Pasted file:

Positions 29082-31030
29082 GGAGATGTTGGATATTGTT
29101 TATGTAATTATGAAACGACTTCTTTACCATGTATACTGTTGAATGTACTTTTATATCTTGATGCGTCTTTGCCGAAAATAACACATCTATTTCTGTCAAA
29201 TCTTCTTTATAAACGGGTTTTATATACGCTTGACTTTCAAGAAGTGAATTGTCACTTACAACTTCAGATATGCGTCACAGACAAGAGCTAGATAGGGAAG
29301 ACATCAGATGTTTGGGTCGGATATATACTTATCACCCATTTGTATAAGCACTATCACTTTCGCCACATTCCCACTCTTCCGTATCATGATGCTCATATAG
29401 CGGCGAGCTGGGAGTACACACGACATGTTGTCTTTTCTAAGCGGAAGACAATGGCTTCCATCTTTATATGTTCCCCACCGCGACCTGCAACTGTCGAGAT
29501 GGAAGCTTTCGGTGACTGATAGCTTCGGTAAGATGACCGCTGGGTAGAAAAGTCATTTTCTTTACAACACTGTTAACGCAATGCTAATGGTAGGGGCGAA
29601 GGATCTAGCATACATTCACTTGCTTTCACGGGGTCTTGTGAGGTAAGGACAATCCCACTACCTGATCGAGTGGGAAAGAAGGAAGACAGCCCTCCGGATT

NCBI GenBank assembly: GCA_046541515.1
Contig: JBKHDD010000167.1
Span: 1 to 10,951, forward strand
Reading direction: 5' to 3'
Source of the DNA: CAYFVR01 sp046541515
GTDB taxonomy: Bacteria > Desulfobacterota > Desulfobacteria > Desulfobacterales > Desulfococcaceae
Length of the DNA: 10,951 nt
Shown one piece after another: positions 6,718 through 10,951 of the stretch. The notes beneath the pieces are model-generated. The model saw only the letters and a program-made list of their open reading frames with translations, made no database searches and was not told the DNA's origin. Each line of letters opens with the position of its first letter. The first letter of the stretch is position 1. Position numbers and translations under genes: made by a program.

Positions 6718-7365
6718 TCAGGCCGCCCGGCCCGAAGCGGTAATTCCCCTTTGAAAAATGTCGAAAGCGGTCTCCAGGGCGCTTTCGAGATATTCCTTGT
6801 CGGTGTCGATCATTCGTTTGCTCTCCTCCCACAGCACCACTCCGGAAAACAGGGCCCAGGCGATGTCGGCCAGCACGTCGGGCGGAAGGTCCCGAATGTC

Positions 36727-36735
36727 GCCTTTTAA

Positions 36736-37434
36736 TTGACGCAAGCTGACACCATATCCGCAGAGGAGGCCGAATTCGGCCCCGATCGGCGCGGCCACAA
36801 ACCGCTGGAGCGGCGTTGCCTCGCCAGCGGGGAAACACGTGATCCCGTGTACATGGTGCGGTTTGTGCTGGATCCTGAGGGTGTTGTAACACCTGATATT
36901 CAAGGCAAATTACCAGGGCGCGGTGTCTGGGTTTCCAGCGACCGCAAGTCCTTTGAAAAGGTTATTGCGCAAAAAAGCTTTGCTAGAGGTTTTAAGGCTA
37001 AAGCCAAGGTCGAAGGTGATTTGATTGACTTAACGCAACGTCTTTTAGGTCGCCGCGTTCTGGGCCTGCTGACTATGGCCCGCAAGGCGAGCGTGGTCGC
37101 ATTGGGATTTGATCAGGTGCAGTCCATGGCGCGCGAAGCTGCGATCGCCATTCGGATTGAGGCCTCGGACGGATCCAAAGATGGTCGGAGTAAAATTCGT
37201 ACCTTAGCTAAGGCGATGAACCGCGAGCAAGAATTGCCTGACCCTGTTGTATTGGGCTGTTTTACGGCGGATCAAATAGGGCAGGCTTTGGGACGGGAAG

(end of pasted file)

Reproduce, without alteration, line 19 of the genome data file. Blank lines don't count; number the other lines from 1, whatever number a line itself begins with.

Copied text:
6801 CGGTGTCGATCATTCGTTTGCTCTCCTCCCACAGCACCACTCCGGAAAACAGGGCCCAGGCGATGTCGGCCAGCACGTCGGGCGGAAGGTCCCGAATGTC